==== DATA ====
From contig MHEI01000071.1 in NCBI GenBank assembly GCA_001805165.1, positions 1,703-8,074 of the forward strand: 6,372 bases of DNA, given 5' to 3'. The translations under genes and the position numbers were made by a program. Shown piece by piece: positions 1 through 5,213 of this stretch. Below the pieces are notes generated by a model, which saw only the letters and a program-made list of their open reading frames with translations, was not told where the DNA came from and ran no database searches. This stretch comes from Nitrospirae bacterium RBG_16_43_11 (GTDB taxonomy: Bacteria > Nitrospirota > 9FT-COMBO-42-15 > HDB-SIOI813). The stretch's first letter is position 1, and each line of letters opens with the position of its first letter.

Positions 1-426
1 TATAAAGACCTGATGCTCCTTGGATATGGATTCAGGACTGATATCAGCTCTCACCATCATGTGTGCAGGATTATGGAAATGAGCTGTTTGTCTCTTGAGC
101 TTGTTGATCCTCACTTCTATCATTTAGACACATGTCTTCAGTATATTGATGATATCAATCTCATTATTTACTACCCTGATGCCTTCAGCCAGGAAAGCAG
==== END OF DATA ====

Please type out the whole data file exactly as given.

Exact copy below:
From contig MHEI01000071.1 in NCBI GenBank assembly GCA_001805165.1, positions 1,703-8,074 of the forward strand: 6,372 bases of DNA, given 5' to 3'. The translations under genes and the position numbers were made by a program. Shown piece by piece: positions 1 through 5,213 of this stretch. Below the pieces are notes generated by a model, which saw only the letters and a program-made list of their open reading frames with translations, was not told where the DNA came from and ran no database searches. This stretch comes from Nitrospirae bacterium RBG_16_43_11 (GTDB taxonomy: Bacteria > Nitrospirota > 9FT-COMBO-42-15 > HDB-SIOI813). The stretch's first letter is position 1, and each line of letters opens with the position of its first letter.

Positions 1-426
1 TATAAAGACCTGATGCTCCTTGGATATGGATTCAGGACTGATATCAGCTCTCACCATCATGTGTGCAGGATTATGGAAATGAGCTGTTTGTCTCTTGAGC
101 TTGTTGATCCTCACTTCTATCATTTAGACACATGTCTTCAGTATATTGATGATATCAATCTCATTATTTACTACCCTGATGCCTTCAGCCAGGAAAGCAG